By spring, there will be several tower cranes over two downtown construction projects simultaneously — SHW HQ and City Club Apartments. The last time tower cranes stood over two downtown building projects at the same time was in 2019 when there were cranes over the 28-story Beacon Apartments, 515 Euclid, and the 34-story Lumen Apartments, 1600 Euclid. There are already large cranes at the SHW HQ site but they are mobile cranes, not fixed-position tower cranes that will rise taller than the buildings they are helping to construct.

Two weeks ago, sources close to City Club Apartments said financing for the roughly $100 million Cleveland development closed Nov. 19 which would allow construction to start in “a few weeks.” The availability of financing will also allow City Club Apartments, doing business as CCA CBD Cleveland, LLC (CBD refers to Central Business District), to close on the purchase of the half-acre parking lot on which the tower will rise. The property has been owned by GSK 720 Euclid, LLC & 720 Euclid Garage, LLC, an affiliate of the Goldberg family.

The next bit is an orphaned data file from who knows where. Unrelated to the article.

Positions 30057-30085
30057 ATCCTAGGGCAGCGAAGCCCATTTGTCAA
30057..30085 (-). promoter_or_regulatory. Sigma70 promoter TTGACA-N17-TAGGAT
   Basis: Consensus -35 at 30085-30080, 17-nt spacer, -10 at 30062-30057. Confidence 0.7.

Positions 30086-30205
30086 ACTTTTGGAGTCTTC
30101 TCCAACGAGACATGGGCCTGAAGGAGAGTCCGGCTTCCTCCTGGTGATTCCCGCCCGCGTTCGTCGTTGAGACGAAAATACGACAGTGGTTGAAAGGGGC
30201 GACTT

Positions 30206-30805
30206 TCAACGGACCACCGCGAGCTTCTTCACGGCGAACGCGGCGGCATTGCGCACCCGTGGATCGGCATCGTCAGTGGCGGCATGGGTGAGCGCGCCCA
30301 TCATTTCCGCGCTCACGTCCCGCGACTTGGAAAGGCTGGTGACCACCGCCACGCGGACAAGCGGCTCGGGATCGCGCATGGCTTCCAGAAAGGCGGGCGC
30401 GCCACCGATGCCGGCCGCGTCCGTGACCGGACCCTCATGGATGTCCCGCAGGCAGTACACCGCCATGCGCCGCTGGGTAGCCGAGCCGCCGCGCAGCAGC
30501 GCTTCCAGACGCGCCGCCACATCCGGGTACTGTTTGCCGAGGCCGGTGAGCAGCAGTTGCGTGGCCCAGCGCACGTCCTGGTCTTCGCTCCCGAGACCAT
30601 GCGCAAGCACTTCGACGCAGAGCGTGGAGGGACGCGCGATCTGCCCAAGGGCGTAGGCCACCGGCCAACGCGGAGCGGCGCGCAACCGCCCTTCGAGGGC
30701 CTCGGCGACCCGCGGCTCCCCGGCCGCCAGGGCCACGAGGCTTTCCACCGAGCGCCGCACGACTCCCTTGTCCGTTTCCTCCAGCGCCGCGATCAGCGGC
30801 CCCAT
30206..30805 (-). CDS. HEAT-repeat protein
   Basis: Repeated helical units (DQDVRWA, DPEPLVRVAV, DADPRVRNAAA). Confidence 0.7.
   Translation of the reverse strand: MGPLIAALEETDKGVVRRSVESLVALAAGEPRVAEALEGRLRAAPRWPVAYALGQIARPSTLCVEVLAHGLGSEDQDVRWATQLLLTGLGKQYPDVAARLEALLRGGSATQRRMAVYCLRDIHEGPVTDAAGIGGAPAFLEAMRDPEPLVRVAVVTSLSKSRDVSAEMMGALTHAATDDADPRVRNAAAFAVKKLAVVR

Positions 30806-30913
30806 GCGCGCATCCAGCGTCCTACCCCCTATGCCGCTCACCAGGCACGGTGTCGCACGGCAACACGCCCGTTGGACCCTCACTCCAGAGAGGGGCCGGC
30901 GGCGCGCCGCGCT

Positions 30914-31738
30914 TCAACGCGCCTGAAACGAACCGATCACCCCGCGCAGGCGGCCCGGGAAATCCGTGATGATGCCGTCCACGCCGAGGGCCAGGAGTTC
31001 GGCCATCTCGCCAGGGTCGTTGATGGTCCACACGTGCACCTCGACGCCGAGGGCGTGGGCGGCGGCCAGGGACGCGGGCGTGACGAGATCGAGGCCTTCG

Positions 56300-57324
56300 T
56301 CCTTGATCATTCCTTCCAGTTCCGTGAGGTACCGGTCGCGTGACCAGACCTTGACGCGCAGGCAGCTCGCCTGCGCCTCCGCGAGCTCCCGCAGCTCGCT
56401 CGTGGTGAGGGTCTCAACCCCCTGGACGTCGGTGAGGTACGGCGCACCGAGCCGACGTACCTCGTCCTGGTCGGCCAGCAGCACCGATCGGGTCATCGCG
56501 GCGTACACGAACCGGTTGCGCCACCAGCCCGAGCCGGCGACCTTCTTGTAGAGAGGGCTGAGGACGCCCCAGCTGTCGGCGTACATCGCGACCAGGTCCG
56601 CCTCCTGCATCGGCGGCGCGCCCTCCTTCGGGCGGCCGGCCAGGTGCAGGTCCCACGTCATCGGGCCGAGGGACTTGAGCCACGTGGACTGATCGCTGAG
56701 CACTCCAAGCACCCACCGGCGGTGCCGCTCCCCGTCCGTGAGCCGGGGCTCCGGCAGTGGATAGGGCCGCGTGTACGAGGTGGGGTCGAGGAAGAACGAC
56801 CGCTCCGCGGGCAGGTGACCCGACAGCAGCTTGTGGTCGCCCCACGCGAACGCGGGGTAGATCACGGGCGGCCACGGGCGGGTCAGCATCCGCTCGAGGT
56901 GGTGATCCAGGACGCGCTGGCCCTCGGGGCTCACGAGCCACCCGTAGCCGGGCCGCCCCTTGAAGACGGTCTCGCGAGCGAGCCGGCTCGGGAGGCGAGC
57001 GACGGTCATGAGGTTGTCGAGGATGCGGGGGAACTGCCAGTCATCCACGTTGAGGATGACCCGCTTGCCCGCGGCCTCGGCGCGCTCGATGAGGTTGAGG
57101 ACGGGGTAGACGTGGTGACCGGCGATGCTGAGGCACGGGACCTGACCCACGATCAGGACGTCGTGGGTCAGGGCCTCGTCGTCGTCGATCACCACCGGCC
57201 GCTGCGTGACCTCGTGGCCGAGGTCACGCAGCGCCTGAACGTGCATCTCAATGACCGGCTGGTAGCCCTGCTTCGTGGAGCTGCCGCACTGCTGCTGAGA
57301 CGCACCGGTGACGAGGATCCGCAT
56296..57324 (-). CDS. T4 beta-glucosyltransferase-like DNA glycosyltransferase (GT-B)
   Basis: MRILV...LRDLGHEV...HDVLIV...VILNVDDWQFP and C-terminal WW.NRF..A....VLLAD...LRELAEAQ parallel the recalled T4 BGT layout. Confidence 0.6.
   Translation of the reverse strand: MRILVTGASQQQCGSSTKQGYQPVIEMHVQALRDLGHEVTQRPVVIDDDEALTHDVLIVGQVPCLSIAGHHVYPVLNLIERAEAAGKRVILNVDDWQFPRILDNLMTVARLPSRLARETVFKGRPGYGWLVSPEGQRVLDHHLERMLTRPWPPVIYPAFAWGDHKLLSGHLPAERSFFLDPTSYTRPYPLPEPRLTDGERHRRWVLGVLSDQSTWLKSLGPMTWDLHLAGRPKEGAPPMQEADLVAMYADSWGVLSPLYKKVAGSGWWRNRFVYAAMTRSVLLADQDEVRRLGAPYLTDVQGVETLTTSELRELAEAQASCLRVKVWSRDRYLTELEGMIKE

The Goldberg family will continue to own the six-level parking garage and the Prospect lot to the south of the tower. Under an agreement between City Club Apartments and the Goldberg family, apartment residents will use the parking garage. Not having to construct a new parking structure for the apartment tower is saving City Club Apartments at least $10 million, making the project financially feasible, the sources said. The project is next door to the City Club Building, which is unrelated to the City Club Apartments.

Additional construction permits have yet to be issued. Cleveland’s Chief Building Official Thomas Vanover sent an adjudication order to the building’s architects at Vocon Partners, LLC, denying a construction permit for the tower’s structure until 14 design issues or omissions in the plans are addressed or appealed. The denial will be appealed at an upcoming hearing of the city’s Board of Building Standards and Appeals, according to an entry on the building department’s Web portal. This is a routine procedure for projects of this scale, Vanover said.